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Are creatinine levels high due to a single kidney?

Thursday, 25 August 2005
Answered by: Dr. Naveen Atray
Asst. Professor of Medicine and Nephrologist,
Overton Brooks VA Medical Centre,
USA
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Q. My spouse has a single kidney. She recently got a kidney test done to check her creatinine levels, which showed that it was 1.3. Is the yardstick the same for people with one kidney when evaluating creatinine levels? What are the desirable creatinine levels in people with one kidney? Does excess exercising affect creatinine levels? Does thyroid, graves disease or synthroid have any effect on the kidney or its function? What steps should be taken to control high creatinine levels? What foods should be avoided or reduced to help? Are any dietary changes required? We started cooking in pure olive oil, which seems to have reduced the bulge or puffiness around the eyes (graves disease). Could the use of olive oil be related to the rise in creatinine level? Is it safe to use olive oil in people with thyroid and high creatinine levels?

A.  It is unclear why the person in question had to undergo kidney removal. In either case, serum creatinine level remains the marker of kidney function and how well do they clean the body of the metabolic wastes (regardless of single or both kidneys). When one kidney is removed (or absent), the remaining kidney hypertrophies (enlarges) to compensate for the lost kidney and enhances its cleaning capacity. Thus, it may result in insignificant rise in creatinine and may have no effect on overall health or longevity. It is important to know the disease that resulted in loss of the kidney so it does not affect the remaining kidney. Maintaining healthy life style, regular aerobic exercise, preventing obesity is the general advice for such patients. Additionally, periodic BP & blood sugar check to detect any hypertension/diabetes and urinalysis for proteinuria may be recommended. Exercise has no effect on level of creatinine but muscle mass does. People with higher muscle mass may have slightly higher, but physiologic rise in, creatinine, which is not abnormal. Olive oil, synthroid and Graves have no direct effect on creatinine levels. It may be prudent to advise moderate salt restriction and avoid excessive protein consumption (does not mean that protein intake should be cut down) but the scientific evidence to support the notion that it helps in preventing any deterioration or preserving kidney function is indirect.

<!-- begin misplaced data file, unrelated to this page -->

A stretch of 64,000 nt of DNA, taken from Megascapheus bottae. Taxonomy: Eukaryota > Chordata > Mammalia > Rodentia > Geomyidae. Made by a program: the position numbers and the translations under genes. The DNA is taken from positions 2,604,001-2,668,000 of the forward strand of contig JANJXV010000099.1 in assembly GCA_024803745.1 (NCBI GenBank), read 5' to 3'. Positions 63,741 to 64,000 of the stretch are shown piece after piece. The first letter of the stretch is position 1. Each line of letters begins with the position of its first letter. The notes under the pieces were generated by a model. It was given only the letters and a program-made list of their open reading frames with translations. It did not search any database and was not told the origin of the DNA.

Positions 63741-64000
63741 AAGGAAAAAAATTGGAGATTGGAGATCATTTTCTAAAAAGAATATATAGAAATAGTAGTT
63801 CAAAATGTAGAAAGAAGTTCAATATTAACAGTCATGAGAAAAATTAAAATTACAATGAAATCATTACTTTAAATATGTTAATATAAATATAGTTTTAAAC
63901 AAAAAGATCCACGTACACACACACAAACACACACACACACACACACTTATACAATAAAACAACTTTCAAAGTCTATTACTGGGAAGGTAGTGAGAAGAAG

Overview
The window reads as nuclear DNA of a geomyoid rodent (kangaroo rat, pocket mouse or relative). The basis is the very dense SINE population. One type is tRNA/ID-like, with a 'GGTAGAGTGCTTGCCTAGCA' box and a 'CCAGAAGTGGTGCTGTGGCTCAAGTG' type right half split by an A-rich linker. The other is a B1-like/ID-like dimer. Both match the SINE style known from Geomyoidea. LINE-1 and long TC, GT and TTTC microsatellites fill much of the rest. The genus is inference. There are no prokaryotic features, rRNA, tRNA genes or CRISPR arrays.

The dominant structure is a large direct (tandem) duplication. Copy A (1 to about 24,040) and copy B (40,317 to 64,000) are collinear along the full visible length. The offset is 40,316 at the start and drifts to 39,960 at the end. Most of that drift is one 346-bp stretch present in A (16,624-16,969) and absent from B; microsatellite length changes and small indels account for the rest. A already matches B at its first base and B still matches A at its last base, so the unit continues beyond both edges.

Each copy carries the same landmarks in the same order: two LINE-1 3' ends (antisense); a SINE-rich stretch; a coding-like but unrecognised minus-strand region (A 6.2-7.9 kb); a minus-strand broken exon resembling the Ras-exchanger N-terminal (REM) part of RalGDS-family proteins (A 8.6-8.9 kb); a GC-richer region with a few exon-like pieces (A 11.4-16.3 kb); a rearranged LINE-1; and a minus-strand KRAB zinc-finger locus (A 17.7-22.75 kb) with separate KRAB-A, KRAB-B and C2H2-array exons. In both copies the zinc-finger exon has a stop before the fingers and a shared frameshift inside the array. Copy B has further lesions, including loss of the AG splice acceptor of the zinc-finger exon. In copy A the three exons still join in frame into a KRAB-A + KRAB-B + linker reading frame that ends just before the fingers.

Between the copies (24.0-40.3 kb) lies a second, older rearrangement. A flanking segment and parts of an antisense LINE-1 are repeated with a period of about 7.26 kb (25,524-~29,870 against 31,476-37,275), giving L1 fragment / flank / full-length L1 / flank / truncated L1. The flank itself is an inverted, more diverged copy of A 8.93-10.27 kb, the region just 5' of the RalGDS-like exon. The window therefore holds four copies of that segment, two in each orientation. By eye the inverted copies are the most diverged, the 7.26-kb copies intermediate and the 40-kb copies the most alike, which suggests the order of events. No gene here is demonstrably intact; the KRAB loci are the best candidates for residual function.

A.  It is unclear why the person in question had to undergo kidney removal. In either case, serum creatinine level remains the marker of kidney function and how well do they clean the body of the metabolic wastes (regardless of single or both kidneys). When one kidney is removed (or absent), the remaining kidney hypertrophies (enlarges) to compensate for the lost kidney and enhances its cleaning capacity. Thus, it may result in insignificant rise in creatinine and may have no effect on overall health or longevity. It is important to know the disease that resulted in loss of the kidney so it does not affect the remaining kidney. Maintaining healthy life style, regular aerobic exercise, preventing obesity is the general advice for such patients. Additionally, periodic BP & blood sugar check to detect any hypertension/diabetes and urinalysis for proteinuria may be recommended. Exercise has no effect on level of creatinine but muscle mass does. People with higher muscle mass may have slightly higher, but physiologic rise in, creatinine, which is not abnormal. Olive oil, synthroid and Graves have no direct effect on creatinine levels. It may be prudent to advise moderate salt restriction and avoid excessive protein consumption (does not mean that protein intake should be cut down) but the scientific evidence to support the notion that it helps in preventing any deterioration or preserving kidney function is indirect.

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